Late last year, the opportunity for hospital cardiovascular (CV) programs to seek “whole program” accreditation or certification from outside validating organizations increased with announcements from both the The Joint Commission (TJC) and the American Heart Association/American College of Cardiology. Both organizations are offering new, unique CV program accreditation and certification[i] opportunities. This blog post will briefly overview these two programs and in a future blog post we will discuss the strategic implications of accreditation.
American Heart Association/American College of Cardiology Cardiovascular Center of Excellence Accreditation (refer to: www.heart.org/cardiacaccreditation for complete descriptive information)
In November 2017, the AHA/ACC program was announced to demonstrate how CV Center of Excellence (COE) accreditation can assist hospitals becoming premier “learning healthcare systems” for the express purpose of enhancing the cardiovascular health of the population. Accreditation standards are based on established ACC/AHA guidelines and best practices. The CV COE process is administered by AHA, and the “Cornerstones” – specialty program components (see table) are administered by the ACC. The requirements for Accreditation include a Chest Pain Center, plus two out of the three other Cornerstone services. Interested hospitals are required to complete a Readiness Assessment (RA) for equivalency and the likelihood of CV COE accreditation success and sustainability. The RA consists of hospital demographics (including capabilities, services provided and volumes), a description of the programs impact on population health, and measurement of components required for effective decision making (specifically, governance, systems of care and clinical quality). Complete instructions for applications and further detailed information can be found on their website.
The Joint Commission Comprehensive Cardiac Center (CCC) Certification (refer to: www.jointcommission.org/facts_about_comprehensive_cardiac_center_certification for complete descriptive information)
In July 2017, The Joint Commission introduced their new CCC program, a “voluntary program for hospitals with robust cardiac care services seeking to evaluate, evolve, and elevate patient care across an extensive array of cardiac domains,” and “provides system-wide reviews and recommendations to help lift your entire organization from excellent to elite.” Comprehensive, Core and Advanced Certifications are available. Core Certification (see table) requires current TJC hospital accreditation status, meeting minimum volume standards (for data review validity purposes), use of standardized clinical practice guidelines/evidence-based practices, and the availability of a minimum of four months of data for initial review (24-months going forward). The foundational programs include three main components:
- Clinical/practice guidelines
- Performance measures
A hospital can choose up to four non-standardized outcome measures to monitor on an ongoing basis (two clinical, two non-clinical). There are five program requirements:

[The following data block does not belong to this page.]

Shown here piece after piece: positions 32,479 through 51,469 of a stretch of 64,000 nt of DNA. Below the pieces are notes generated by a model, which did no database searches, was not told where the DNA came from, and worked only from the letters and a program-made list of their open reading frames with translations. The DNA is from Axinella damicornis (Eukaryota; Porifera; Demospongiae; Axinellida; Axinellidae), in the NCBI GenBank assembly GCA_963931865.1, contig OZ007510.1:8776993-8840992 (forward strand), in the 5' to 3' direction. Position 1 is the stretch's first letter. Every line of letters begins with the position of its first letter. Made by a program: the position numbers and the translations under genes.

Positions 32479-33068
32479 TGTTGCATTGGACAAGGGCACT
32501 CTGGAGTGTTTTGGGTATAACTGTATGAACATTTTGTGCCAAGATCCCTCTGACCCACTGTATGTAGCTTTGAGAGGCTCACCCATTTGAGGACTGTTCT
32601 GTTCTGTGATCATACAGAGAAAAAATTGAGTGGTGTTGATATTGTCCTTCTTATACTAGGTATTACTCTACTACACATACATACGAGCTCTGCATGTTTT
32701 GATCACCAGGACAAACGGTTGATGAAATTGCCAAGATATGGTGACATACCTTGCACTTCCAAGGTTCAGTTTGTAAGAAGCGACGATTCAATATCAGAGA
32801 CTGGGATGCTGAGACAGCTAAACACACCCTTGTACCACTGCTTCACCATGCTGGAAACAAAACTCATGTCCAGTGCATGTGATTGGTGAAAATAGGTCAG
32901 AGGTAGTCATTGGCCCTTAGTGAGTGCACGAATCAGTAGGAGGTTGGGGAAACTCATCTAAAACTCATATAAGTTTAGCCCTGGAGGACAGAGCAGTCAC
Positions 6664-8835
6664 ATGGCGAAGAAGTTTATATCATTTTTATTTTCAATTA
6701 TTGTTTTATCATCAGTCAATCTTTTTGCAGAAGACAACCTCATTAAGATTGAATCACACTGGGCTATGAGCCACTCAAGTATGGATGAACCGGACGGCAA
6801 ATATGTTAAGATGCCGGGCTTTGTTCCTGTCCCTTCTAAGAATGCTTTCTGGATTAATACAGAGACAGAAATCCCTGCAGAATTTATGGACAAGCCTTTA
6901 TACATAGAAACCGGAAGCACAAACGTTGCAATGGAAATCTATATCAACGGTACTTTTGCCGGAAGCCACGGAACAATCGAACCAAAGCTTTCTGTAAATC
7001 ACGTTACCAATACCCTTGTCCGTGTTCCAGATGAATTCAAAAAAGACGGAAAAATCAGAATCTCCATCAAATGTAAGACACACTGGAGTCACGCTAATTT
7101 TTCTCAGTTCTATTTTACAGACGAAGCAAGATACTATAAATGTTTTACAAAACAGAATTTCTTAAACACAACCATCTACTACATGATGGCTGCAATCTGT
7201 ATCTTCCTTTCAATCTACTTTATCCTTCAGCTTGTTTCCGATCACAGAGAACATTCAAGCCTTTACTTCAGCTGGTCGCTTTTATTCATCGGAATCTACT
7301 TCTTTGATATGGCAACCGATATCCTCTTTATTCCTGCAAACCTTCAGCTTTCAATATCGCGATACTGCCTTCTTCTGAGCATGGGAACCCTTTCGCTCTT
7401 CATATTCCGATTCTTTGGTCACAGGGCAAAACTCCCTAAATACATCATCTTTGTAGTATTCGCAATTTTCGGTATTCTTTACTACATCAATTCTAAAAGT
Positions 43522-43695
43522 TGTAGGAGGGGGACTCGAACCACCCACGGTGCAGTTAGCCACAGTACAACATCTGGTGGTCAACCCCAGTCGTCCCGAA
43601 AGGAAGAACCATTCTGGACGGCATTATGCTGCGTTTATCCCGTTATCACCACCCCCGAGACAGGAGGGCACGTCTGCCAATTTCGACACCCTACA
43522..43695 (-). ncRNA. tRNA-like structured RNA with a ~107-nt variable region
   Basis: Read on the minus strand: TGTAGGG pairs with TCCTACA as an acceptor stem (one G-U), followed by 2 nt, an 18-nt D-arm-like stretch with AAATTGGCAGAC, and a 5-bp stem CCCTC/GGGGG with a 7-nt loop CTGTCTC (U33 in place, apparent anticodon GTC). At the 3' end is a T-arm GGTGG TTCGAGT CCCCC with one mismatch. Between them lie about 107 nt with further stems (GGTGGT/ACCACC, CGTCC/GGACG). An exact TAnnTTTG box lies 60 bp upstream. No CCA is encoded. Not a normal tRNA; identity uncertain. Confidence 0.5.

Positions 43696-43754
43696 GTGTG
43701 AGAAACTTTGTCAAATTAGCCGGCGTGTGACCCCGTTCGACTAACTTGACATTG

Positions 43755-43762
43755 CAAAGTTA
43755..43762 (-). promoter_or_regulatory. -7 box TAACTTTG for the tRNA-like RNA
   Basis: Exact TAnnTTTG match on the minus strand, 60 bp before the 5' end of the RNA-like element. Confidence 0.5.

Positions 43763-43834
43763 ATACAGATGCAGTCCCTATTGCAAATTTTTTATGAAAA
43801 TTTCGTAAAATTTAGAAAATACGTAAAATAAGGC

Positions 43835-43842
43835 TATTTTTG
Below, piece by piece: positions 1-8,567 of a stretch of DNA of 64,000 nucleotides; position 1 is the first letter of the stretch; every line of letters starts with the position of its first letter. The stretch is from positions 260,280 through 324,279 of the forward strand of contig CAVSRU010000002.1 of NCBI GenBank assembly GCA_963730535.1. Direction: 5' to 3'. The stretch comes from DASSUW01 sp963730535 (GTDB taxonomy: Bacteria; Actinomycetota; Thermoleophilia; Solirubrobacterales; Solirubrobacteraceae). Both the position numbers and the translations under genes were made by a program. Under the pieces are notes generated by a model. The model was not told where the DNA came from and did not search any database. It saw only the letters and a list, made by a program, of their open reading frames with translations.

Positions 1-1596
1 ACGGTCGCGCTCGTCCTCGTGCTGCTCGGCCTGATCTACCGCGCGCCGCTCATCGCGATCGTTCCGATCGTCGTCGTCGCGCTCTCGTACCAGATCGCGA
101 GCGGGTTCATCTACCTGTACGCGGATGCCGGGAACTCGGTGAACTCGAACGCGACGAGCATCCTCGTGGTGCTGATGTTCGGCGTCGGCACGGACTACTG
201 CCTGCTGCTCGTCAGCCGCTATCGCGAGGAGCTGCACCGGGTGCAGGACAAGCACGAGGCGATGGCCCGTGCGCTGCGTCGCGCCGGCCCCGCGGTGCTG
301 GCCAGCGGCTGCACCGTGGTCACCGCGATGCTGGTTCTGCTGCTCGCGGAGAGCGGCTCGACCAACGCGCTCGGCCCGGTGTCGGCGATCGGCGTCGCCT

- Delivering/facilitation of clinical care
- Supporting self-management
- Clinical information management
- Performance measurement
Advanced Certification is available for HF and VAD, with specific eligibility and requirements specified, including those outlined in the TJC’s Comprehensive Certification Manual for Disease-Specific Care Including Advanced Programs for Disease-Specific Care. Programs will be certified for two years, with attestations of compliance with standards due every year. Complete instructions for applications and further detailed information can be found on the website.
CFA firmly believes that the pursuit of excellence and center of excellence status is the superordinate goal for all cardiovascular programs. Because of the long-term implications associated with accreditation options, there seems little question that accreditation/certification will be on the agenda for every hospital cardiovascular program in the near future. As a developmental strategy, it has real merit and makes logical sense for many hospitals, particularly in highly competitive markets. However, this issue raises many questions that need to be answered before any commitment is made and resources, time and staffing are allocated. The foundational question becomes, “Is it good strategy?”
We will be posting additional articles regarding center of excellence development and program accreditation and certification in the near future. Specifically, we will be addressing the issue of accreditation/certification as program development strategy.
If you are interested in learning more about strategies to deal with accreditation/certification, low-volume cardiac surgery programs, programmatic assessment for cardiovascular services and/or cardiovascular program strategic planning, please contact CFA at (949) 443-4005 or by e-mail at email@example.com.
[i] For purposes of this discussion, we make no distinction between the use of the terms “accreditation” and “certification.”